Yellow discharge after intercourse is common after menopause, and may also occur as a pre-menopausal symptom in women over 45-50 years old.
Yellow Vaginal Discharge After Birth: Should I Be Concerned?
After giving birth, many women report a large amount of vaginal discharge, which usually has a watery or stretchy consistency, doesn’t bear a strong odor and is either clear or white in color. Yellow vaginal discharge after C-section usually indicates the onset of yeast infection or bacterial vaginosis, especially if the vulva is itchy and swollen. Changes in the color of your discharge after delivery are rarely normal, and they should be brought into the attention of your doctor as soon as possible.
Yellow vaginal discharge after abortion is normal to some extent, as your vagina is practically flushing out cervical mucus mixed with tissue parts. The discharge may be accompanied by cramps and occasional bleeding, but unless you also experience itching or swelling of the vulva, these shouldn’t alarm you.
If you experience yellow, pus-like discharge following an abortion, another cause may be an infection. If not addressed on time, the infection may spread, causing fever, excessive bleeding (with clots), and more serious complications. Call the doctor that has performed the abortion as soon as possible, and tell him about your symptoms.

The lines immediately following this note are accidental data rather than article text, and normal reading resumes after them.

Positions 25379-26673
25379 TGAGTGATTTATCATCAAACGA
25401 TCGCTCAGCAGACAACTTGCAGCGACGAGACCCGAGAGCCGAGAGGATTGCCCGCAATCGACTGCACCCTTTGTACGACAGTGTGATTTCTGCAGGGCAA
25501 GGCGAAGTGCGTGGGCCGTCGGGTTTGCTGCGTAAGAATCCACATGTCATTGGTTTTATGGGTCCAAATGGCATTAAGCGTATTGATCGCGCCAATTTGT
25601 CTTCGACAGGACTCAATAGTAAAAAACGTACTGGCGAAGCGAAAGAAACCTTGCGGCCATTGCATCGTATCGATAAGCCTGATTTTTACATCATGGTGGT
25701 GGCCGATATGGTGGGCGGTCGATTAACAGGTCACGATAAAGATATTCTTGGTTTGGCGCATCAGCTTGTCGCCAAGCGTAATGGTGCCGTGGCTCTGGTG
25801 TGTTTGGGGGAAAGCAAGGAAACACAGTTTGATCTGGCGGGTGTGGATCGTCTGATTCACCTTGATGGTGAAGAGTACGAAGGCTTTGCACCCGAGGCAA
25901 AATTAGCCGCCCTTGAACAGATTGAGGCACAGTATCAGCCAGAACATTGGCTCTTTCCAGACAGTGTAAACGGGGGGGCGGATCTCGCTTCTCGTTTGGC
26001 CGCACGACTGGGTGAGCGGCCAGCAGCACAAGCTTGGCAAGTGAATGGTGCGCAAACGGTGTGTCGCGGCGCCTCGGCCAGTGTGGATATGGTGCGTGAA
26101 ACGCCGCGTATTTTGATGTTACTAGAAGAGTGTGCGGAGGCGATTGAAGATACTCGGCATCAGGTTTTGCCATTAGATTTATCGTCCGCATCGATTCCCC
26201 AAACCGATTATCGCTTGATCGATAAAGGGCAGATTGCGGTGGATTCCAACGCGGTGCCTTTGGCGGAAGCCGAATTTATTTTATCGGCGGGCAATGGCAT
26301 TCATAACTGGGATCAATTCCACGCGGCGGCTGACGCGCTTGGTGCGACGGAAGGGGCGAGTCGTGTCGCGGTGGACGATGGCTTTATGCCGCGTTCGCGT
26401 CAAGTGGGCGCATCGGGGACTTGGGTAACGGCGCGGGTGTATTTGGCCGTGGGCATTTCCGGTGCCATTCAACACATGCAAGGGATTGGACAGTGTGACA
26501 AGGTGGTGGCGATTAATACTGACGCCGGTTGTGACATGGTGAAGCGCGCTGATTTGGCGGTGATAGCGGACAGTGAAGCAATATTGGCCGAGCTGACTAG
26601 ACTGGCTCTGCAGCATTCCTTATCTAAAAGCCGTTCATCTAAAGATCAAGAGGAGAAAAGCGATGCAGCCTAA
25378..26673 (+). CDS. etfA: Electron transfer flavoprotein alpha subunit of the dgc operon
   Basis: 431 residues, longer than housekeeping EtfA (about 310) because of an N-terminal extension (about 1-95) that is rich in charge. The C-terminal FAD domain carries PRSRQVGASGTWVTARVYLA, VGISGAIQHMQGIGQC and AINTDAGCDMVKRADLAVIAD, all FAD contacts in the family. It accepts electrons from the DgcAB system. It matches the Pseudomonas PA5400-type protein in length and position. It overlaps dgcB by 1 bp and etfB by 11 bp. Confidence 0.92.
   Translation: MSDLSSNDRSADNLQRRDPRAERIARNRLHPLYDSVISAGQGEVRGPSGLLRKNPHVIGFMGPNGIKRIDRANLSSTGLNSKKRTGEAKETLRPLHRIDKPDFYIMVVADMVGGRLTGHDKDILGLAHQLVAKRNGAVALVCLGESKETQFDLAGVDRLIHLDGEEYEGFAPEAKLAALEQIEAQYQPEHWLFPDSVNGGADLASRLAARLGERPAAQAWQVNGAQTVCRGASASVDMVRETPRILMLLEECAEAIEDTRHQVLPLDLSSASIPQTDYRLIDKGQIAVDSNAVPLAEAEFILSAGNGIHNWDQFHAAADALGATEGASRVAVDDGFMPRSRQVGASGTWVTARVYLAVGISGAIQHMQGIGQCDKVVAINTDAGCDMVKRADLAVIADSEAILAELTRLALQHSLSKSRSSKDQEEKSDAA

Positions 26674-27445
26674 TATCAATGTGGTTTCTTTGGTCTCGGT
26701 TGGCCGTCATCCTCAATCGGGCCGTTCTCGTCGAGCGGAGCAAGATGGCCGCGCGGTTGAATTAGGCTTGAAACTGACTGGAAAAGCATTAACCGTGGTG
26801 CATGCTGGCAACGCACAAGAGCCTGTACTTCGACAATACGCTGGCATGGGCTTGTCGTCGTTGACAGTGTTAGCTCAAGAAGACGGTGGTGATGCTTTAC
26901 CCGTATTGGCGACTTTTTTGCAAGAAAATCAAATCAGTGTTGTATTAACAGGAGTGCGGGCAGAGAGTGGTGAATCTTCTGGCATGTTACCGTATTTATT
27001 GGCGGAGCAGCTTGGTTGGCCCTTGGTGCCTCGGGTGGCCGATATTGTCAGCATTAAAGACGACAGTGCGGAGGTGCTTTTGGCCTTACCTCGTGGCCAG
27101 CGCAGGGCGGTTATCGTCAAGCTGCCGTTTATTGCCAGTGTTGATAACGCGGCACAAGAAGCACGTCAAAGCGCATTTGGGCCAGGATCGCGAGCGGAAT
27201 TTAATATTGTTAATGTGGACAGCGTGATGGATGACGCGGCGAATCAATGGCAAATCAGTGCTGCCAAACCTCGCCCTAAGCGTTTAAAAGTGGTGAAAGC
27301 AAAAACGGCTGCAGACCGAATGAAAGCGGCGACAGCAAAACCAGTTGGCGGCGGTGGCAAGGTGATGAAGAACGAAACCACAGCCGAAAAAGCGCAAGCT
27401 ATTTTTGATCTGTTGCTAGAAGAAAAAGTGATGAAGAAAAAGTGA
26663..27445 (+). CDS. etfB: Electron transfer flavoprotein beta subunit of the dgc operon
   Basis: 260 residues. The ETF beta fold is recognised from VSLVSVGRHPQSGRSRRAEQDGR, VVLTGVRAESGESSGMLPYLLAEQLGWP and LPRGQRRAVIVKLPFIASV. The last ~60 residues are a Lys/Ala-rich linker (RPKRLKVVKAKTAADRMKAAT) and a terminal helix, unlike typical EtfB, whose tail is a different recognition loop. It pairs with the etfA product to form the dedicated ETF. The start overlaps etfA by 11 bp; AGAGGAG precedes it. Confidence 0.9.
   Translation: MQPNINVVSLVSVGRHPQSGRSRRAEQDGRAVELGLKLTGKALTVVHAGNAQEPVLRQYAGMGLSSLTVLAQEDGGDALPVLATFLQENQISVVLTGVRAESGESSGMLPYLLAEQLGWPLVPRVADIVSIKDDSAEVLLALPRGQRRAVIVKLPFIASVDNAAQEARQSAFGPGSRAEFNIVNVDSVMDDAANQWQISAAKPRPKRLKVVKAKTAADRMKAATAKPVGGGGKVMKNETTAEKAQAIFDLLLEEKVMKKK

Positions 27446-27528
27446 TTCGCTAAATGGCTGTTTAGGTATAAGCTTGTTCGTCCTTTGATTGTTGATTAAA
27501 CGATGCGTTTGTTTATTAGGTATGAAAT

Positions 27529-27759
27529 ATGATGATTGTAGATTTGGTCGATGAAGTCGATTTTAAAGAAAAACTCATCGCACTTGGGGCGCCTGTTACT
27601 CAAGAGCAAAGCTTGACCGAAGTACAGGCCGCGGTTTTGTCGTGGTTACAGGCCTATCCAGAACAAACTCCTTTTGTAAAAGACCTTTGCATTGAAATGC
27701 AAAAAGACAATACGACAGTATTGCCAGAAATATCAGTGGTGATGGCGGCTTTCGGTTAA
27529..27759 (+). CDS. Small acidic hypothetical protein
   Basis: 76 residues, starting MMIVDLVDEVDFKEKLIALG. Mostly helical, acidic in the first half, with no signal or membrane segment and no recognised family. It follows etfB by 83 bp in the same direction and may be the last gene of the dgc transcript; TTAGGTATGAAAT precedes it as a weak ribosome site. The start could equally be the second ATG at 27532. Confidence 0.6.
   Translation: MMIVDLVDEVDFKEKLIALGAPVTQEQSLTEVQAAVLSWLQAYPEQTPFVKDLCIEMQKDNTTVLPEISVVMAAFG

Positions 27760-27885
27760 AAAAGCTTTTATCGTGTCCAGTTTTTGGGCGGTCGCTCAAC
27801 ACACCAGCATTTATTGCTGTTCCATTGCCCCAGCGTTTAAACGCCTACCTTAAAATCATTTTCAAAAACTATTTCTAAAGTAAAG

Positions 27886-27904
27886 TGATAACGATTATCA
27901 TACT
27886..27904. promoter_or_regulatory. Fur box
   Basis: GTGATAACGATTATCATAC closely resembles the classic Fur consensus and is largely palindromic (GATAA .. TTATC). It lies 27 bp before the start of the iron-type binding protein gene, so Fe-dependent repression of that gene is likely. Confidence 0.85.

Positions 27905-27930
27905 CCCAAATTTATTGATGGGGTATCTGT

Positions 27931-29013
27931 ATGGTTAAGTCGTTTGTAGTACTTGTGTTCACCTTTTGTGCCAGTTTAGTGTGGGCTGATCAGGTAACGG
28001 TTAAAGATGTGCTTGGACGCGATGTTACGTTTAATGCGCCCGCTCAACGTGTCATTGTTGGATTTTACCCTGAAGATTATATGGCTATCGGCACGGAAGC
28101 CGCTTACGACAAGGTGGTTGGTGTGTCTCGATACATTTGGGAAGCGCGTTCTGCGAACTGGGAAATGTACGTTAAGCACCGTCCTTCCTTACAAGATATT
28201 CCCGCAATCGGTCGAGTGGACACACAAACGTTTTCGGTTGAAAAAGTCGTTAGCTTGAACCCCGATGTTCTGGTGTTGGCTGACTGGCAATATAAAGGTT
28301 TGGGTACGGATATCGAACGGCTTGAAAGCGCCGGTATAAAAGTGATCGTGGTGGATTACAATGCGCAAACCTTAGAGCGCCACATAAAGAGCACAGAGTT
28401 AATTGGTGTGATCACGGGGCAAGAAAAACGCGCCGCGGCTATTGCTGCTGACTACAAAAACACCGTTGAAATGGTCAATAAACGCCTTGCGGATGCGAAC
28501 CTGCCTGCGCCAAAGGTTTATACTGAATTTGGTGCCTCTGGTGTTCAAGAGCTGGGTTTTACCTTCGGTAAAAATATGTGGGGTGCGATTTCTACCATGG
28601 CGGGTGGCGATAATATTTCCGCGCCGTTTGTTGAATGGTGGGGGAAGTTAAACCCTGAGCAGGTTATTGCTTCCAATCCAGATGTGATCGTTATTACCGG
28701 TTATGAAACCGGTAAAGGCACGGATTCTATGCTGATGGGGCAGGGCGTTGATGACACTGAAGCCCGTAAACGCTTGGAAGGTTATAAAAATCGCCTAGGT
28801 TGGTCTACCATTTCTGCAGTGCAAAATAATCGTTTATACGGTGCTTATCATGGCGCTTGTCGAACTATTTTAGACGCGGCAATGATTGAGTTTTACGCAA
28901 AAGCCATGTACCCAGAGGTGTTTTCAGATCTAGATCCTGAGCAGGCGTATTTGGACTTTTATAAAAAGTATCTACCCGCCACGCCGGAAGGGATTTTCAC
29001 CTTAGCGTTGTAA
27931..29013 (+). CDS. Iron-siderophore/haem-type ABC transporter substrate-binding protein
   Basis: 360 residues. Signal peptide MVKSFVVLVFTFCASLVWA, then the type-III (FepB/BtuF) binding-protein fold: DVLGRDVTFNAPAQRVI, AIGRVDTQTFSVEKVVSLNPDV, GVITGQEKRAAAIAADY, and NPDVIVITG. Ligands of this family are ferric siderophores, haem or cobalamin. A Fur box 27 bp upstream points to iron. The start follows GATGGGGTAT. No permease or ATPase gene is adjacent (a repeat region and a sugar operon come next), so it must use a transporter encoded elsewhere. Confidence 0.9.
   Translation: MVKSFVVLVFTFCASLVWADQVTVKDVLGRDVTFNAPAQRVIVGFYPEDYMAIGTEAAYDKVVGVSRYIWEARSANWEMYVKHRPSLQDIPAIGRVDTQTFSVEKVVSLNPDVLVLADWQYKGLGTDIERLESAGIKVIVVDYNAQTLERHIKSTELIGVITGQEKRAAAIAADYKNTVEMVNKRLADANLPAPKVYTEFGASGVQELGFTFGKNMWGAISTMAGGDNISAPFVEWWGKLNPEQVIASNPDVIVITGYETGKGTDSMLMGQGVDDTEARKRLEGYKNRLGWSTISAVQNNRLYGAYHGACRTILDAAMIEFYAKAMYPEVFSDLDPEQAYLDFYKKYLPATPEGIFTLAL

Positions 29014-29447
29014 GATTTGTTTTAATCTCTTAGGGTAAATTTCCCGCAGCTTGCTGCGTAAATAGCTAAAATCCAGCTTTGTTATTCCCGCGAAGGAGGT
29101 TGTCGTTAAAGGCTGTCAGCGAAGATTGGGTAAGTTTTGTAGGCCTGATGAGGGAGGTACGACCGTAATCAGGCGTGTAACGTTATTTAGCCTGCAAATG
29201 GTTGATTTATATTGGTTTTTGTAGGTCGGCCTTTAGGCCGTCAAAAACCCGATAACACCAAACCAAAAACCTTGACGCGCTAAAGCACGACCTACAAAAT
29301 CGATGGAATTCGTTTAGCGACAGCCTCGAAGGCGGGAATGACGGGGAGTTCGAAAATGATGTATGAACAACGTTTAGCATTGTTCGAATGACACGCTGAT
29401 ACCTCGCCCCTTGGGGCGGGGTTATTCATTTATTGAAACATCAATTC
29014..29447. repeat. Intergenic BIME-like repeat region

Yellow vaginal mucus following miscarriage is absolutely normal as long as it doesn’t bear a strong odor or abnormal consistency. The discharge will usually continue for a few days after the bleeding has stopped. If you are concerned about the unusual smell, color or consistency of the discharge, you should call your doctor and get medically evaluated immediately to rule out the possibility of an infection.
Post-hysterectomy yellow discharge is normal and should be nothing to stress over. To ensure that there is no vaginal infection, consider having a careful exam with vaginal cultures and an evaluation of the vaginal vault. In some cases, women may develop granulation tissue at the vaginal cuff site after hysterectomy, which can be usually treated in the office.
Seek Immediate Medical Assistance
While yellow discharge before and after period, or during third trimester of pregnancy may be normal, you should still seek medical assistance once you notice this occurrence. Once the discharge returns to normal, you should be more diligent about your personal hygiene, and never use scented soaps or other “feminine hygiene products” again. Clean your intimate parts with a mild soap with neutral pH, and avoid douches at all costs, as they may cause imbalances in your vaginal flora. Do not forget to add probiotic supplements to your diet if taking antibiotics, so you can successfully avoid yeast infections (thrush).
If your doctor doesn’t appear to be concerned about your abnormal discharge, then you may want to get a second opinion from another professional to see if any investigations are actually needed.
Complete Guide to Yellow Vaginal Discharge: What Do You Need to Know?
Yellow Vaginal Discharge, No Odor: When Should You Seek Medical Assistance?
Light Yellow Vaginal Discharge: When Should You Be Concerned?